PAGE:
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Mol Hum Reprod. 2003 Sep;9(9):517-21.

No AZF deletion in 160 patients with testicular germ cell neoplasia.

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1
University Department of Growth and Reproduction, Rigshospitalet, Blegdamsvej 9, DK-2100 Copenhagen, Denmark.

Abstract

Testicular germ cell cancer is aetiologically linked to genital malformations and male infertility and is most probably caused by a disruption of embryonic programming and gonadal development during fetal life. In some cases, germ cell neoplasia is associated with a relative reduction of Y chromosomal material (e.g. 45,X/46,XY) or other abnormalities of the Y chromosome. The euchromatic long arm of the human Y chromosome (Yq11) contains three azoospermia factors (AZFa, AZFb, AZFc) functionally important in human spermatogenesis. Microdeletions encompassing one of these three AZF loci result in the deletion of multiple genes normally expressed in testis tissue and are associated with spermatogenic failure. The aim of our study was to investigate whether AZF microdeletions, in addition to causing infertility, predispose also to germ cell neoplasia, since subjects with poor spermatogenesis have an increased risk of testicular cancer. We screened for putative deletions of AZF loci on the Y chromosome in DNA isolated from white blood cells of 160 Danish patients with testicular germ cell neoplasia. Interestingly, although AZF microdeletions are found frequently in patients with idiopathic infertility, in all cases studied of testicular germ cell cancer the Yq region was found to be intact. We conclude that the molecular aetiology of testicular germ cell neoplasia of the young adult type most likely does not involve the same pathways as male infertility caused by AZF deletions. Malignant transformation of germ cells is thus caused by the dysfunction of some other genes that still need to be identified.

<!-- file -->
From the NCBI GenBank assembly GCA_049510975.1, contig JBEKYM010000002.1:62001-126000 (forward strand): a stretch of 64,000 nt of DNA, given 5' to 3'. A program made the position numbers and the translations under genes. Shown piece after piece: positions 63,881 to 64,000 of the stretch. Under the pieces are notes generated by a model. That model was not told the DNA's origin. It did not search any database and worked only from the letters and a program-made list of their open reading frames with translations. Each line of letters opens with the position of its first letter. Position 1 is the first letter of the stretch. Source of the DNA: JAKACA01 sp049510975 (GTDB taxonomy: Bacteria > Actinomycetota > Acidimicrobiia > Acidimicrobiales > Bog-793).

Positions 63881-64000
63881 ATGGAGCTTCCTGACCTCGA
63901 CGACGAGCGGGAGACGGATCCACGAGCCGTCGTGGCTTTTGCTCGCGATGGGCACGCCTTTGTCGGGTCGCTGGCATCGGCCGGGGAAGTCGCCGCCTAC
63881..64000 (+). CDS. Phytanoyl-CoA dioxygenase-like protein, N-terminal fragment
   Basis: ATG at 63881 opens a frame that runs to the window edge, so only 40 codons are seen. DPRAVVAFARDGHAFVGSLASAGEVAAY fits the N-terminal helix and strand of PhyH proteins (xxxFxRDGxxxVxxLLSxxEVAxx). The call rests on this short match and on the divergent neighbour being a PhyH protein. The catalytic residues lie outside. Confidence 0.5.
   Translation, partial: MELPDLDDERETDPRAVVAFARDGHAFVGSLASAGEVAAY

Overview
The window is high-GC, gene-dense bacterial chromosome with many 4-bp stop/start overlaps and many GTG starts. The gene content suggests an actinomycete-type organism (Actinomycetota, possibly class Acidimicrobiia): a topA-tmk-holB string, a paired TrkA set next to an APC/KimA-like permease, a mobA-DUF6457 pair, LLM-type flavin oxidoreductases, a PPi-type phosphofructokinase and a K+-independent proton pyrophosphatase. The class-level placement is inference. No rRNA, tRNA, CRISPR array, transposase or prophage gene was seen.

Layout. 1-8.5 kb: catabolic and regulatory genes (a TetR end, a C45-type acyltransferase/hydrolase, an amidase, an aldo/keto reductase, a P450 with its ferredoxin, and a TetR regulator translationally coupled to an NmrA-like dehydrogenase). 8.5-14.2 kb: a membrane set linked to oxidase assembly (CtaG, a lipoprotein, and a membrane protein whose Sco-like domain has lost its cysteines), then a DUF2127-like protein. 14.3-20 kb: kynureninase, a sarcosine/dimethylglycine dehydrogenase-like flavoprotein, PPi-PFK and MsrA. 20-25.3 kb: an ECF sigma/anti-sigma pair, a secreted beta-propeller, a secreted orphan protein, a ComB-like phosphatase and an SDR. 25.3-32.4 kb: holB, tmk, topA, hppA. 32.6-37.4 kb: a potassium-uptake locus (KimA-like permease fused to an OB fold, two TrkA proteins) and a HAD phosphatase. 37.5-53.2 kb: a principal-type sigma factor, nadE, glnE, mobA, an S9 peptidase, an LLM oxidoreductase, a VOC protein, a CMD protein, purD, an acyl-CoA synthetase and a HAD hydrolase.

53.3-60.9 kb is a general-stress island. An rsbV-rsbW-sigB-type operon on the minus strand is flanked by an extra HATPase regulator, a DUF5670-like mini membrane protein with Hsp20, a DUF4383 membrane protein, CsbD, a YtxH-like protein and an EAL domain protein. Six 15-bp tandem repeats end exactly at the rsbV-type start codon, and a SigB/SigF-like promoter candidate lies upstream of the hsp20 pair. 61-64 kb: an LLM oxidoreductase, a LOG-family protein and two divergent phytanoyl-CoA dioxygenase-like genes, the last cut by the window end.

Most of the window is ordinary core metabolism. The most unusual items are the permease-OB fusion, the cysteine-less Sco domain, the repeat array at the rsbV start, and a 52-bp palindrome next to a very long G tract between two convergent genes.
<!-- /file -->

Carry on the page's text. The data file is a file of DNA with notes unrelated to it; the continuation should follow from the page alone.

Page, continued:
PMID:
12900510
[Indexed for MEDLINE]
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